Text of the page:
This toolkit is designed to help health centers to build a comprehensive and sustainable response to domestic violence and sexual assault (DV/SA) in partnership with DV/SA advocacy programs (social service organizations).Through five essential steps, health centers and social service partners can build partnerships, adopt evidence-based interventions, promote patient education around IPV, and enhance practice policies, procedures, and capacities to improve long-term health and safety outcomes for women and their families.
Connected Kids is a program of the American Academy of Pediatrics (AAP) designed to address the important issue of violence prevention. One third of the program is devoted to infants and toddlers, and contains suggested anticipatory guidance, a counseling schedule, and recommended educational brochures. Covered issues include handling parental frustration, disciplining toddlers, safety in the home, and a discussion of firearms. Although the program is designed for pediatricians, it could be useful to anyone working with parents of young children.
Safe Homes, Safe Babies is a safety card for women that perinatal health care providers can distribute to patients. In addition to providing safety resources for women, this tool also functions as a prompt for perinatal health care providers by providing quick phrases to improve discussions with women about the impact of domestic violence on their parenting and children. The safety card outlines questions women may ask themselves about their relationships, birth control use and parenting, while offering supportive messages and referrals to national support services for help.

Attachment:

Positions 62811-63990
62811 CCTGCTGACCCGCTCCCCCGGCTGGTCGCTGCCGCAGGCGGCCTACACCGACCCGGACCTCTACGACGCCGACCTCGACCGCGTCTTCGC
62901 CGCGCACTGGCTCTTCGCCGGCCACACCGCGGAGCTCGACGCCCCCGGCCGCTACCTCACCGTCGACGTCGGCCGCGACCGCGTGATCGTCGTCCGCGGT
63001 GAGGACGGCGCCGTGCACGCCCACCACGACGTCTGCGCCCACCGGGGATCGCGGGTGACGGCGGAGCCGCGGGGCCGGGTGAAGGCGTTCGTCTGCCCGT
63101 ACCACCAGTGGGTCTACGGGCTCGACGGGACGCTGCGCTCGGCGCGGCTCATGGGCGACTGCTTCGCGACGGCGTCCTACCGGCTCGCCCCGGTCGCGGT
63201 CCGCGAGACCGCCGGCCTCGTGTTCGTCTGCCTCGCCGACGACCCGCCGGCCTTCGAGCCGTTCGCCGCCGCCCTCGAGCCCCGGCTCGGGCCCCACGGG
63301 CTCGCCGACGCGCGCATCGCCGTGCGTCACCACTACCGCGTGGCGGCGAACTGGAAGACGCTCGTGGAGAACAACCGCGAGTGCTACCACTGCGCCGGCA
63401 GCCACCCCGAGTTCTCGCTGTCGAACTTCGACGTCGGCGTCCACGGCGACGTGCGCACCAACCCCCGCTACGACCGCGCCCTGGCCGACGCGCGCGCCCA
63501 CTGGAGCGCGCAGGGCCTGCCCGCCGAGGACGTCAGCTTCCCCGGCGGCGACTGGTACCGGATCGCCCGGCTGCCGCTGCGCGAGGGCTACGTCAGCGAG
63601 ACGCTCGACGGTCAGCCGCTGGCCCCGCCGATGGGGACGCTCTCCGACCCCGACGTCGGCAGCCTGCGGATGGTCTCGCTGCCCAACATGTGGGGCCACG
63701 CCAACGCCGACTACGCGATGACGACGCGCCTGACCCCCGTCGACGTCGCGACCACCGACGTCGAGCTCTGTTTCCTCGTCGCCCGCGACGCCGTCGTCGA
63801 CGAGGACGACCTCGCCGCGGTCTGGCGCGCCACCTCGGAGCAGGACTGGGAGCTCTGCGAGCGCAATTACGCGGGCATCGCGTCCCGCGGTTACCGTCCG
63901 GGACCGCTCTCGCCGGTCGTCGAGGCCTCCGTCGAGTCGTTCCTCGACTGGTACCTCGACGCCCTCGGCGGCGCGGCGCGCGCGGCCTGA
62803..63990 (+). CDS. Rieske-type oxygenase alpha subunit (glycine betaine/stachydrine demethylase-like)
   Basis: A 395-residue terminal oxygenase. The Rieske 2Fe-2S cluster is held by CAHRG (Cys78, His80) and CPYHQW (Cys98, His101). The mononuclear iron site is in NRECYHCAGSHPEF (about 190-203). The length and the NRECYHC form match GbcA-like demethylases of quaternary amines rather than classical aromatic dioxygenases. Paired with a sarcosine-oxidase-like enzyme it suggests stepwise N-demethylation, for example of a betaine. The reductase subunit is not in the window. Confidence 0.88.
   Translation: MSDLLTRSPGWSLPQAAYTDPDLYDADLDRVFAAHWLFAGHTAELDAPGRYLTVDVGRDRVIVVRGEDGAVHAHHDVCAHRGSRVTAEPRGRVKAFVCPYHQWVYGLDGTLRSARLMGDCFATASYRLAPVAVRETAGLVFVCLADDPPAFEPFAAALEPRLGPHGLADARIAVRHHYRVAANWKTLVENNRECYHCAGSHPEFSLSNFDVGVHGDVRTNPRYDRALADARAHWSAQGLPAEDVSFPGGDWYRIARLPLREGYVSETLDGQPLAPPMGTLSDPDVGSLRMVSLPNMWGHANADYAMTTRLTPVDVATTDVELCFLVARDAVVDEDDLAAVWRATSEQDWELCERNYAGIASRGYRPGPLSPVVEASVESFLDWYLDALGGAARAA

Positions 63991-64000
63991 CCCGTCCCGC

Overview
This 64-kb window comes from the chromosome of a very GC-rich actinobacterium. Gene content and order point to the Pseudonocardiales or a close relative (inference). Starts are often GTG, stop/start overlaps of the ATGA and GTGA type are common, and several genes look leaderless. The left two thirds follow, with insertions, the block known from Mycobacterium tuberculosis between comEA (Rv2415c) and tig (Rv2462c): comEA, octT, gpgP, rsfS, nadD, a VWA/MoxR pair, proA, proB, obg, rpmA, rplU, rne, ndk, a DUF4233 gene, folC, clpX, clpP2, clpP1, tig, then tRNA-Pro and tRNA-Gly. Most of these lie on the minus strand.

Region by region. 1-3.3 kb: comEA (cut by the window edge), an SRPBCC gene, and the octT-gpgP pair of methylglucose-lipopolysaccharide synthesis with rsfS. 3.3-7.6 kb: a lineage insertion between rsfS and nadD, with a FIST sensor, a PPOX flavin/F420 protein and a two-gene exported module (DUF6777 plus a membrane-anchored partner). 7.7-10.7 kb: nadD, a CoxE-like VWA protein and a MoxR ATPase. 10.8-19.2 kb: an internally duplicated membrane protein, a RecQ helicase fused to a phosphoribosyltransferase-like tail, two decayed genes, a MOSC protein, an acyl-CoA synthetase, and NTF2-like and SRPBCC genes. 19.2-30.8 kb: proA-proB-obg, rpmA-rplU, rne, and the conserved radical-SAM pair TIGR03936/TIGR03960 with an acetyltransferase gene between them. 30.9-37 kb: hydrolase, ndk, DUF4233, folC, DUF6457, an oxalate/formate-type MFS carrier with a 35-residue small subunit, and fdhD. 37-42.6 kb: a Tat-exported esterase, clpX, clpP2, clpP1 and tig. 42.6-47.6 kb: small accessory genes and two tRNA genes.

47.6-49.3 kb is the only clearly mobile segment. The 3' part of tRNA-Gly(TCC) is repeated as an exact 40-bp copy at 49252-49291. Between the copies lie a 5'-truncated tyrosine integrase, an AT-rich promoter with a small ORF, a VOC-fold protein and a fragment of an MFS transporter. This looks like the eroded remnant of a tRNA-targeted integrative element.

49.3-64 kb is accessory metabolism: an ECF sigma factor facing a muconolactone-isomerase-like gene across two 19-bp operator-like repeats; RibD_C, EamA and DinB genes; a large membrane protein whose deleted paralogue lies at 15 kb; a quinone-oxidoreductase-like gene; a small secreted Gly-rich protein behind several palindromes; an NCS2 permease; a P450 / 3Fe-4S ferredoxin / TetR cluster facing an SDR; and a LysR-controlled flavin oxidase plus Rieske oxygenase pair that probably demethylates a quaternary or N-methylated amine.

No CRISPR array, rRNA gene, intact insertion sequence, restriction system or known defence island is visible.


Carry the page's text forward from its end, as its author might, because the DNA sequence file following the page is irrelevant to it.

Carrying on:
The American Academy of Pediatrics FASD Toolkit was developed in coordination with the CDC to raise awareness, promote surveillance and screening, and ensure that all children who possibly have FASDs receive appropriate and timely interventions. Focused primarily on providers, it features basic information on FASD, diagnostic tools for use in children suspected of being affected, evidence-based interventions, and guidelines for case management/care coordination. The site also contains FAQ and a list of resources for families and school professionals who care for children with FASD.